Having spent Spring 2000 studying sexuality, gender and identity at the University of Amsterdam in the Netherlands, I was eager to return to Goddard in Fall and begin my senior year. I was full of new ideas for my senior study and looking to build on my research projects from the previous term.
My faculty advisor introduced me to Michel who was visiting on campus for the term as he labored to complete the final volume in his series on the history of sexuality. I was immediately captivated by his presence and the fact that he was smoking a cigarette inside the manor. Dressed in black pants and a slim-fit black turtleneck sweater, thick black plastic framed glasses, and a shaved head that I longed to rub my fingers against; I immediately felt Michel’s magnetism.
I arranged to spend as much time with Michel as possible initially under the pretense of an independent study into post-structuralist French thought. Sartre, Deleuze, Derrida and even some of Michel’s own works – I often felt like I was trying to learn a foreign language and compelled to dive deeper into this seemingly alternate universe.
Michel and I were soon inseparable. We spent time in my advisor’s office, the library, and my dorm room at Pratt. In good weather we’d lay together on the lawn outside the community center. At night we would go for walks on campus often ending up in the upper gardens where Michel would regal me with tales about the panopticon, power and resistance. His command of history was vast and I especially enjoyed hearing about his investigations into sexuality in the gay clubs and bathhouses of San Francisco in the ‘70s and ‘80s. His life seemed to be modeled on Goddard’s idea of experiential learning and I longed to emulate his style.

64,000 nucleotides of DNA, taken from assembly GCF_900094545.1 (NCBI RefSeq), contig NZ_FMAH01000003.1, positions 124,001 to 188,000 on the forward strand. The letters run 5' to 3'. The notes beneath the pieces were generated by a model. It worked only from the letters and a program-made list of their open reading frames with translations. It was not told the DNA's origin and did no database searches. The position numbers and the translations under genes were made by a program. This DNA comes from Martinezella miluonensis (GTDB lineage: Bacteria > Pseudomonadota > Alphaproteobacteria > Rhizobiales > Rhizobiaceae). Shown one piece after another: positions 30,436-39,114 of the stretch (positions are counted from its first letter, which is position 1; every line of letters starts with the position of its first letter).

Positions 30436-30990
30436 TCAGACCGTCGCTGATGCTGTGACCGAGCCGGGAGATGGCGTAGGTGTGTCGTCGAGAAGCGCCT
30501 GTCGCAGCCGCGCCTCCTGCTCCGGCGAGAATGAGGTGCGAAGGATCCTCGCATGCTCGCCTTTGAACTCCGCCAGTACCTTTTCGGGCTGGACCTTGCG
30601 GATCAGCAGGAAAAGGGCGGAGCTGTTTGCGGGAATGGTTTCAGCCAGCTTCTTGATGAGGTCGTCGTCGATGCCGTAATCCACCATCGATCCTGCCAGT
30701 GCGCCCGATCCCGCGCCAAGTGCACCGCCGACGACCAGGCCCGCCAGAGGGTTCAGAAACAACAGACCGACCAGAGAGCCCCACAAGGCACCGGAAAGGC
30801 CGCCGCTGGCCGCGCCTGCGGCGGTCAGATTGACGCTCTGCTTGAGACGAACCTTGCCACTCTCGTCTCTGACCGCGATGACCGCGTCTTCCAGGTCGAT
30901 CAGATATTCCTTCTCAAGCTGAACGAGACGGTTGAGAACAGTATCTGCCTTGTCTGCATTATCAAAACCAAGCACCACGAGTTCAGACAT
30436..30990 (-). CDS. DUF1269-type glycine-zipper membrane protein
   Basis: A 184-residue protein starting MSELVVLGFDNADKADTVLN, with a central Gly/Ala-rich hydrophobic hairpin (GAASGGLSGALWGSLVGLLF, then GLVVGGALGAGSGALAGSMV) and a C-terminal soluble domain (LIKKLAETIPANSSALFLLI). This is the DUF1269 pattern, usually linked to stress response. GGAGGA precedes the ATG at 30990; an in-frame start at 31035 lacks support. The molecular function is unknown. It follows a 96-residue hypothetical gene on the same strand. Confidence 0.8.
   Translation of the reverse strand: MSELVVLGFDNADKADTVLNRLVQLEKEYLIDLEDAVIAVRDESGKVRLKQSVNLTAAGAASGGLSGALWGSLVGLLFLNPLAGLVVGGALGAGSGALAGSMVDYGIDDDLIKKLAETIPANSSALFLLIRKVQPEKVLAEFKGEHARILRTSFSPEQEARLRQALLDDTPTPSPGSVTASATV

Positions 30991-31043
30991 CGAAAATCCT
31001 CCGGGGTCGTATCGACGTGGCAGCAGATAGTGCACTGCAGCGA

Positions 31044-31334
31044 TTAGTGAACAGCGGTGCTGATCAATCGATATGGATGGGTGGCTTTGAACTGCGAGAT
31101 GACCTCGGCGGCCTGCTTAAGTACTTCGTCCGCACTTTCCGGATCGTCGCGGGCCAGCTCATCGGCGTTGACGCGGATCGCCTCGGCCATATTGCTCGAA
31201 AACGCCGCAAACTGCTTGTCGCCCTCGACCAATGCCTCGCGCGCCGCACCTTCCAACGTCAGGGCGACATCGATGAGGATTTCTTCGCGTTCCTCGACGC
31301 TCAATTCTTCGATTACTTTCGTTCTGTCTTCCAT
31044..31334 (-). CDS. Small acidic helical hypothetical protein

Michel’s visa expired shortly after my graduation in June 2001 and he returned to Europe. I planned to join him in the Fall having been accepted to a graduate program in philosophy and cultural analysis in the Netherlands. Life intervened as I obtained a summer job at the Vermont State Hospital in Waterbury working with psychiatric patients that would eventually blossom into my first career. Michel became ill on his return to France and would later pass away from complications due to AIDS.
The year I spent with Michel remains the best of my life. He opened my mind and body to so many possibilities for pleasure and I am forever grateful. Although he is now long since passed, I continue to relive our times together and often fall asleep with one of his books on my pillow each night. My relationship with Michel remains my longest and most fulfilling. Even today he inspires and challenges me; his words continuing to foster my growth into the person I long to be–a lifelong learner.
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Photo credit #1: https://medium.com/@the_economist/michel-foucaults-lessons-for-business-4aacb6444921 Photo Credit #2: Jean Pierre Fouchet/RAPHO/Gamma-Rapho via Getty Images